Advocates & Solicitors

The legal profession is filled with various types of practitioners, from paralegals to lawyers to judges. If you’re looking for a full-fledged career as a lawyer you should definitely consider and understand what a lawyer in Malaysia does.

The profession in Malaysia is known as a ‘fused profession : To understand what this means, you should know what exactly has been fused together to create the Malaysian lawyer. Like much of the law, the term ‘advocate and solicitor’ is inherited from the British legal system which itself is hundreds of years old. This separation of skill sets is characterised as being a ‘split profession.

To understand the process, we must begin with the solicitor’s role. Solicitors are qualified lawyers who deal with the public in offering all aspects of legal advice and representation of their cases. Good solicitors undertake the job, consult with their client, do the research, gather the documentation and provide other services.

In the case of a dispute between two parties, their work may result in a case being amicably solved by settlement or by arbitration from a third party.

However, the big question is what if a case ends up going to court?

Thus, an advocate - as the name suggests - is someone who takes on the courtroom aspects of legal work on behalf of the solicitor.

Often they are appointed by the solicitor and will get briefed on the necessary aspects of a case. Because of this, advocates rarely work with members of the public and may only meet and consult with the individual they are representing just once or twice before the court case. Instead, they will get all the information they need from the solicitor that has passed the case on to them.

Advocates are perhaps famous for being the ones who wear robes. In the UK and Ireland, advocates are known as barristers.

In some countries, notably the US, Canada, New Zealand, most Australian states, Singapore and Malaysia, the roles of advocates/barristers and solicitors are combined, i.e. it is a ‘fused profession.’

Lawyers in this case may call themselves ‘barristers and solicitors’, or in the case of the US, call themselves ‘attorneys: They simply cover the entire scope of work in representing their clients.

If you enjoy all forms of legal research, case reading, case analysis, working with people and also enjoy problem-solving, then becoming a solicitor would be ideal for you. It provides for a wide scope of working conditions and exposure to clients of all kinds.

If you would like to work in the court system and be a part of the judicial process, being an advocate/barrister will be something you would enjoy. Advocates should ideally have excellent presentation skills and be skilled in the art of persuasion, and these skills can be learnt throughout law school.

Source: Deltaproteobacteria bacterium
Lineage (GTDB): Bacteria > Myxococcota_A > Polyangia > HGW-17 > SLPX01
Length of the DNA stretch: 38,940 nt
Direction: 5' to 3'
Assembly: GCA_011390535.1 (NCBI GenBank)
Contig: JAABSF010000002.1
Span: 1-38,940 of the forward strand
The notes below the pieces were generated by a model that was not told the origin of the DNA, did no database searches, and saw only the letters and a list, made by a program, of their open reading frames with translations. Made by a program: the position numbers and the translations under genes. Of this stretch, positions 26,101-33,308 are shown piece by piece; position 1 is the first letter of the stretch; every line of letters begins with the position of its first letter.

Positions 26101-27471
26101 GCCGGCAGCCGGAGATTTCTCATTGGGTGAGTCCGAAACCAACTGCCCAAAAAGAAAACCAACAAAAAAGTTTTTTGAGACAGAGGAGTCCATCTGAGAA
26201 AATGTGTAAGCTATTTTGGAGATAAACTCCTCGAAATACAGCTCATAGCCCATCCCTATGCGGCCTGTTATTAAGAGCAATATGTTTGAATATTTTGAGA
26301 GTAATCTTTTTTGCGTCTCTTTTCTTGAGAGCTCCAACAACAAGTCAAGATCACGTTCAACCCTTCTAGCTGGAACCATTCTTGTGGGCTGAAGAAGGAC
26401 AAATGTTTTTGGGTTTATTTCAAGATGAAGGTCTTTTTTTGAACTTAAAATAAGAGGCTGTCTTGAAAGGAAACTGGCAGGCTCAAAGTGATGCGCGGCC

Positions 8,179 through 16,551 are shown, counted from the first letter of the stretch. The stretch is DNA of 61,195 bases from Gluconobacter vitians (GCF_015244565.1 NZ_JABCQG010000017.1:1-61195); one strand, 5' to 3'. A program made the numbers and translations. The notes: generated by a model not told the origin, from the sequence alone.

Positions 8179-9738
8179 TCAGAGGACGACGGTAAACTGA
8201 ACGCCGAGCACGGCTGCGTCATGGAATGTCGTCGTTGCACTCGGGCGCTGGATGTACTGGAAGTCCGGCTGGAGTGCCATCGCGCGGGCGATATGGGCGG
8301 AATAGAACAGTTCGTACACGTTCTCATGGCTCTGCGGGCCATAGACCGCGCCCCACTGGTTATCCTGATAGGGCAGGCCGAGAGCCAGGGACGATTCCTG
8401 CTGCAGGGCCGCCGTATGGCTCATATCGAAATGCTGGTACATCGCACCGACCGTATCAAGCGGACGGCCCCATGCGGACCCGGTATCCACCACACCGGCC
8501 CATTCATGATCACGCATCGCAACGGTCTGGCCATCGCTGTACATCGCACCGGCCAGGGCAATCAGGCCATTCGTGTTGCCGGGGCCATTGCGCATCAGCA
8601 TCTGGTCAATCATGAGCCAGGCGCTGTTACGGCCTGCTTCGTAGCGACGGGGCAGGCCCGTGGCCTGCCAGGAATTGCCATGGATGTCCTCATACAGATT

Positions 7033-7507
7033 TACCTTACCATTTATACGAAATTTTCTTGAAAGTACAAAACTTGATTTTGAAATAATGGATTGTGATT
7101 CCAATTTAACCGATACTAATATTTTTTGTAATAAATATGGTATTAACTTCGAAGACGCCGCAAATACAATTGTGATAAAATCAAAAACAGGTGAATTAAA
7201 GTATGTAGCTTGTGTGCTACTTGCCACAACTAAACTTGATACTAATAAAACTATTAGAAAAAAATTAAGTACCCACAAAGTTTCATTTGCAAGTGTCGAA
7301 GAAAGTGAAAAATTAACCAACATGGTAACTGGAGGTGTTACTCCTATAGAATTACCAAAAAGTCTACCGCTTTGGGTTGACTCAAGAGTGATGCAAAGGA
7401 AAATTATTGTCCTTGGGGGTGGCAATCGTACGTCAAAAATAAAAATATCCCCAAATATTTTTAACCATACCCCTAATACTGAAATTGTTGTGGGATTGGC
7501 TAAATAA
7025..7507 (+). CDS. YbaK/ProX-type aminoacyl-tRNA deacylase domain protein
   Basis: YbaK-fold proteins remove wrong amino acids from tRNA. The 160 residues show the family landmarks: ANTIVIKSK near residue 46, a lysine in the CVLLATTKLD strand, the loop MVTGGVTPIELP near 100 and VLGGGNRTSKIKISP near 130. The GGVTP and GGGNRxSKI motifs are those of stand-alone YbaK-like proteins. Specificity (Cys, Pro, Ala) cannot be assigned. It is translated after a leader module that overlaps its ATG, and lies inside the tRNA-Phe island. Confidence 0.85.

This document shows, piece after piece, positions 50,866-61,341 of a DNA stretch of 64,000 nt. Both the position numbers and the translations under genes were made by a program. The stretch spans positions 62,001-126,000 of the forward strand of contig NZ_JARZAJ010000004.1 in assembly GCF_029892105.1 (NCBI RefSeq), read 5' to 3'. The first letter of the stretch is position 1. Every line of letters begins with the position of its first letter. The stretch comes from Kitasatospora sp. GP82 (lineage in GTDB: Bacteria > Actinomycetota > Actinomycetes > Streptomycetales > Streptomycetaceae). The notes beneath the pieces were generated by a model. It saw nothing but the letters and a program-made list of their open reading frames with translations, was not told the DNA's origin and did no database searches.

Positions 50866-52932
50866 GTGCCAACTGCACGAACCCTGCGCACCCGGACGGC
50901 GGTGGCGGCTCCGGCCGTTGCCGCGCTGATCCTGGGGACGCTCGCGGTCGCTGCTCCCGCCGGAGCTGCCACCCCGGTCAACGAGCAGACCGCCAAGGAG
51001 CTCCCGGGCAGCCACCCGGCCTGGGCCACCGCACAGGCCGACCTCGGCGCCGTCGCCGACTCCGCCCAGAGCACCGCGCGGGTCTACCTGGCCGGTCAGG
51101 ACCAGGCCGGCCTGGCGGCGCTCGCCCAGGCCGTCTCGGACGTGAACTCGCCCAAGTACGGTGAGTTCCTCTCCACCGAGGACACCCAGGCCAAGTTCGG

In Malaysia, the role of a lawyer entails both office work and court appearances, blending various responsibilities into one. If you're inclined towards this path, versatility is key. You must possess research capabilities alongside adept oratory skills for courtroom settings.

Alternatively, you can opt for specialising in corporate or conveyancing law, where court appearances are not obligatory. This avenue could be ideal for you if litigation isn't your cup of tea.

The integrated nature of the profession may intensify your workload, yet it also amplifies your sense of fulfillment. Lawyers typically invest extensive hours in their careers, gradually ascending to senior roles within the firm with accrued experience.

As a senior member, elevation to partner status becomes attainable, accompanied by bonuses and competitive remuneration. In Malaysia, proficiency often translates to swift advancement up the career ladder. A lawyer adept at effective courtroom representation swiftly garners reputation and demand. With the avenue of private practice also available, the trajectory of a lawyer's career is both thrilling and gratifying.

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Did You Know?

In the UK, all barristers are members of an Inn, and all lawyers, even in Malaysia, are called to the Bar. But just what do these terms mean? The Inns of Court (Lincoln’s Inn, Gray’s Inn, Middle Temple and Inner Temple) are professional associations that were established hundreds of years ago as places where lawyers lodged, trained and practiced their profession. The Bar refers to the division of a courtroom between the area where the judge and lawyers sit and where the public sit, and the actual dividing railing. It also refers to the legal profession itself.